Home Health Visits Plus Peer Mentors May Ease Caregiver Strain
Study into way of support for caregivers of people with advanced Parkinson's
Pairing at-home healthcare visits with peer mentoring may help to prevent the strain of caregiving from worsening over time among people caring for homebound loved ones with advanced Parkinson’s disease, a study reported.
“As the volume of family caregivers exponentially increases, peer mentoring — already a successful model in other serious illnesses — may offer an adjunctive pipeline of support by leveraging the lived knowledge of experienced caregivers to benefit those who follow,” the researchers wrote.
The study, “IN-HOME-PD caregivers: The effects of a combined home visit and peer mentoring intervention for caregivers of homebound individuals with advanced Parkinson’s disease,” was published in Parkinsonism & Related Disorders.
Sharing the ‘lived knowledge’ of experienced Parkinson’s caregivers
Day-to-day tasks are challenging for people with advanced Parkinson’s, and they need to rely on informal caregivers, often a spouse or family member.
These people, in turn, “report anxiety, depression, pain, and higher caregiver burden, though little longitudinal data exists on late-stage PD [Parkinson’s disease] caregivers,” the researchers wrote.
Notably, caregiver strain has been shown to correlate with worse health outcomes for patients, so that an ongoing need exists for more effective ways to support caregivers.
Rush University Medical Center in Illinois sponsored a clinical trial (NCT03189459) of a novel support intervention that paired healthcare home visits with caregiver peer mentoring for 65 pairs of homebound Parkinson’s patients (all with a Hoehn and Yahr scale score of 3 or higher) and their family caregivers.
“Effective interventions to help family caregivers are critically needed, particularly when paid caregiving is unattainable for most people,” the researchers wrote.
Over the course of a year, patient-caregiver pairs received four at-home visits from a nurse and social worker, with a movement disorder specialist available via telehealth (phone or video calls).
Each caregiver was also matched with one of 34 peer mentors, experienced current or former carers for someone with Parkinson’s who were trained by the researchers to be mentors.
Several months after the study’s start, mentors and caregivers began weekly 30-minute meetings, conducted by phone, videoconference, or in person for about four months.
A total of 51 caregivers completed the one-year, at-home healthcare visits, and 45 finished the four-month mentoring period. Most caregivers who withdrew from the study early did so because the person they were caring for had died.
Support of mentoring program may prevent greater caregiver strain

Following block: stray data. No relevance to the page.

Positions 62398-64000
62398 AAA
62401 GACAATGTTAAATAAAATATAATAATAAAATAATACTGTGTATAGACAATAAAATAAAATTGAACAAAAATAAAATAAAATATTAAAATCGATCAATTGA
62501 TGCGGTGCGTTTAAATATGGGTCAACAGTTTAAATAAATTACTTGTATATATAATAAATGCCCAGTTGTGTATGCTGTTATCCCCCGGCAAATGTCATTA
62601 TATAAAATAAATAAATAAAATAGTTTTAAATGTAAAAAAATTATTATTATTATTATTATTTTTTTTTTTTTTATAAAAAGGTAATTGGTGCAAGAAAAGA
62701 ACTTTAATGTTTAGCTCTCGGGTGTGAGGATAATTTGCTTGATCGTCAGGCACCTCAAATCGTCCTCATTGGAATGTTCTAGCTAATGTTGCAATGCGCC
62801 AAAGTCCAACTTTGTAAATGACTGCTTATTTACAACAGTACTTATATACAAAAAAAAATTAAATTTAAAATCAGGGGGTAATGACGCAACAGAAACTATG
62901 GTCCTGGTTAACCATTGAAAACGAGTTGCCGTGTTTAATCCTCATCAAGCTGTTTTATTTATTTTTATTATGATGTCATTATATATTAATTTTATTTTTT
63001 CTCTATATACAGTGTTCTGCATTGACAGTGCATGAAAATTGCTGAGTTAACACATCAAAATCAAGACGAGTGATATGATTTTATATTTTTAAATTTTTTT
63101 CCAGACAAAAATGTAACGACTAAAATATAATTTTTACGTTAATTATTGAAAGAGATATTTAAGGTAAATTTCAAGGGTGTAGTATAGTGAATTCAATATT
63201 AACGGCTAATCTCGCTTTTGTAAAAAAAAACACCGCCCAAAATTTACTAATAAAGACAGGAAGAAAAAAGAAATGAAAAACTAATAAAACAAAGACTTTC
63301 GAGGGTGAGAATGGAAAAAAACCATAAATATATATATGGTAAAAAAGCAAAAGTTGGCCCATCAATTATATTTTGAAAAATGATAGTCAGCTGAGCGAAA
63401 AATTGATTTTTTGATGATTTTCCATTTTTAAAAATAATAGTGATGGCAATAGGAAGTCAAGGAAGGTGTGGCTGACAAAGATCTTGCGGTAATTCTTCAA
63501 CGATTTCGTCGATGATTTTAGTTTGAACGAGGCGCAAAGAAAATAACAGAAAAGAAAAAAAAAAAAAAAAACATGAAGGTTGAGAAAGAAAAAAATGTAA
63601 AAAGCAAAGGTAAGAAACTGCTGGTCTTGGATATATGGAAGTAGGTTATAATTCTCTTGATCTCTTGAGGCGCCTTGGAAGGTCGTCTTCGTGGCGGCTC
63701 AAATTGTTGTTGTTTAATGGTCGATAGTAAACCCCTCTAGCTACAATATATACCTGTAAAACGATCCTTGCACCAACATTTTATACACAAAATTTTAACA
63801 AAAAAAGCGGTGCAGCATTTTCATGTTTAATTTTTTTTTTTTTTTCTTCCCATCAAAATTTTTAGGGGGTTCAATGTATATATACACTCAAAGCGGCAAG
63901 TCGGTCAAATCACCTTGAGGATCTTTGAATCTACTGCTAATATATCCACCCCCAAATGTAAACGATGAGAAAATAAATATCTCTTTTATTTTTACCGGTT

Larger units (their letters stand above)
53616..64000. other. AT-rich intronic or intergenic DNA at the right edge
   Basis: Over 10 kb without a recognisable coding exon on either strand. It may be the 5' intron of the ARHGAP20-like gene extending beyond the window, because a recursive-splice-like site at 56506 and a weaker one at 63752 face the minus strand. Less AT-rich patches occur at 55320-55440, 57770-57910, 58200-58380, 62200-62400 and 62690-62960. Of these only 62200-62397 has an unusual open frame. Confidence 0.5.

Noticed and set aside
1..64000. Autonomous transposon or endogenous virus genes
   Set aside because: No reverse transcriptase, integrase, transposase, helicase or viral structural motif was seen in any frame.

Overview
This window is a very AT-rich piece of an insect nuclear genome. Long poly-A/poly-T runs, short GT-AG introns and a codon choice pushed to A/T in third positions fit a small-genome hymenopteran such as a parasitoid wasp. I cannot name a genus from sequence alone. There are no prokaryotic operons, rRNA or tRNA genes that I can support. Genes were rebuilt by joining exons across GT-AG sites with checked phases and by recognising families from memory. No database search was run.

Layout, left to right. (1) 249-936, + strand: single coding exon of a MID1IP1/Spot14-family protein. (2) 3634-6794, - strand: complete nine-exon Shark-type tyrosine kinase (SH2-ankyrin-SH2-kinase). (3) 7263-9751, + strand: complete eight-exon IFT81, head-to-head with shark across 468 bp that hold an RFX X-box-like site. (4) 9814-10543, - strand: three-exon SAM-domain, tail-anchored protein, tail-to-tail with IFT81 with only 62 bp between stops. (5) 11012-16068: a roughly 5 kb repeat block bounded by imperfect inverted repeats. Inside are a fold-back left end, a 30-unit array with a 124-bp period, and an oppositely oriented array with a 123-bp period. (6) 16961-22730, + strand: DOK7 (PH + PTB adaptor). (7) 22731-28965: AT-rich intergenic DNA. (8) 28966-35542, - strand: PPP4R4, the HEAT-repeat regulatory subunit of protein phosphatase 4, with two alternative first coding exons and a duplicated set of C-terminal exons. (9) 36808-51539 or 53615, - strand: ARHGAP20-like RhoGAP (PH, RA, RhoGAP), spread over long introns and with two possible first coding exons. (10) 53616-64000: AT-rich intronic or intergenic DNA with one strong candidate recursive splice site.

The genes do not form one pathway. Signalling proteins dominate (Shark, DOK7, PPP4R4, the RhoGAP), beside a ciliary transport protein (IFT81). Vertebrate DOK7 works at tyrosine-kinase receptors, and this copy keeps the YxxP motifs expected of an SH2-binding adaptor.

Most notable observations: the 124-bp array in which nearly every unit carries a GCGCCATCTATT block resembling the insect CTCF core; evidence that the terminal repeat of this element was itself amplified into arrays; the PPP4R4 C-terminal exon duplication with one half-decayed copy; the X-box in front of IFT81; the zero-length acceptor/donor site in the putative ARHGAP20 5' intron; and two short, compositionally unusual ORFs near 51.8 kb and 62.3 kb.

A main study goal was to assess whether the intervention eased caregiver strain, as measured by the Multidimensional Caregiver Strain Index (MCSI).
While this trial did not include a placebo or sham group, researchers compared participants’ outcomes with those from caregivers in the Parkinson’s Outcomes Project (POP) registry, an older study in which Parkinson’s patients and caregivers completed brief annual assessments.
Overall, MCSI scores were generally worse among caregivers in this trial than in the POP registry, both at study’s start and after one year.
This was likely related to patients in the POP registry generally having less advanced Parkinson’s and registry caregivers being “healthier, younger, more mobile, and less cognitively impaired,” the researchers wrote.
Over the course of one year, MCSI scores among caregivers undergoing the intervention did not change significantly. By contrast, MCSI scores for caregivers in the POP registry worsened significantly after one year.
“Caregiver strain stabilized in the intervention group and worsened among a control group of caregivers despite the control [people with Parkinson’s] having less severe disease,” the researchers wrote.
Although no clear easing of strain was seen in caregivers, “the interventions — individually or in combination — may have mitigated the course otherwise observed with usual care,” they added.
Notably, satisfaction with the caregiver peer mentoring was high, and 100% of the mentors and mentees reported that their meetings were useful and that they got along at each meeting.
“The acceptability and feasibility of both interventions were high among caregivers and peer mentors,” the researchers wrote.
At-home healthcare visits and interim calls “may have conferred knowledge and mastery, and peer mentoring offered structured, knowledgeable social support, that mitigated caregiver strain,” the team wrote.
Further studies are needed to evaluate “the direct effect of peer mentoring on key mediators of caregiver strain — namely, knowledge, mastery, skills, and perceived social support — to determine whether these domains are effected in the short-term and if so, whether and over what time course these changes impact strain,” they added.
The scientists stressed that the comparison against historical control data, with patients and caregivers in different situations than those involved in the trial, is an important study limitation.